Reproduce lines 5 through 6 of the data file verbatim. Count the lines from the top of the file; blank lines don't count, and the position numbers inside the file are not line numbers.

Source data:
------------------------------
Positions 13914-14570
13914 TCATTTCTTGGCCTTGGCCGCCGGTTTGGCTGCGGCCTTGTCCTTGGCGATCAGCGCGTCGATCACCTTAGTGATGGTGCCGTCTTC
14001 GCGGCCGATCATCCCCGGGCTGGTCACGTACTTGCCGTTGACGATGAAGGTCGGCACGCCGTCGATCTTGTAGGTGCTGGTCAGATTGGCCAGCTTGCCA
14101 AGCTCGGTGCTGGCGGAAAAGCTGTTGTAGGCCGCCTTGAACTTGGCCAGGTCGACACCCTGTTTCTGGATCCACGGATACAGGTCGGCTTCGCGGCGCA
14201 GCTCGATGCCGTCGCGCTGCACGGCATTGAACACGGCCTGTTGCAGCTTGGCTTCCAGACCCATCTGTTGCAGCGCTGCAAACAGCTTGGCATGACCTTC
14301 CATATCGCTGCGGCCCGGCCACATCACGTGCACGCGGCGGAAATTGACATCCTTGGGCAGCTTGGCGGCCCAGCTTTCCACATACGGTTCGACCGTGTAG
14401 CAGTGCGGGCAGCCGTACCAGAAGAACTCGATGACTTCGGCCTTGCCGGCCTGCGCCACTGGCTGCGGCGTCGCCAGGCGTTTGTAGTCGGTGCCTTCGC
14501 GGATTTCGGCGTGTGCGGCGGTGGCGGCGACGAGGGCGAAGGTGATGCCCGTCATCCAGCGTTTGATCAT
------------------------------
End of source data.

14201 GCTCGATGCCGTCGCGCTGCACGGCATTGAACACGGCCTGTTGCAGCTTGGCTTCCAGACCCATCTGTTGCAGCGCTGCAAACAGCTTGGCATGACCTTC
14301 CATATCGCTGCGGCCCGGCCACATCACGTGCACGCGGCGGAAATTGACATCCTTGGGCAGCTTGGCGGCCCAGCTTTCCACATACGGTTCGACCGTGTAG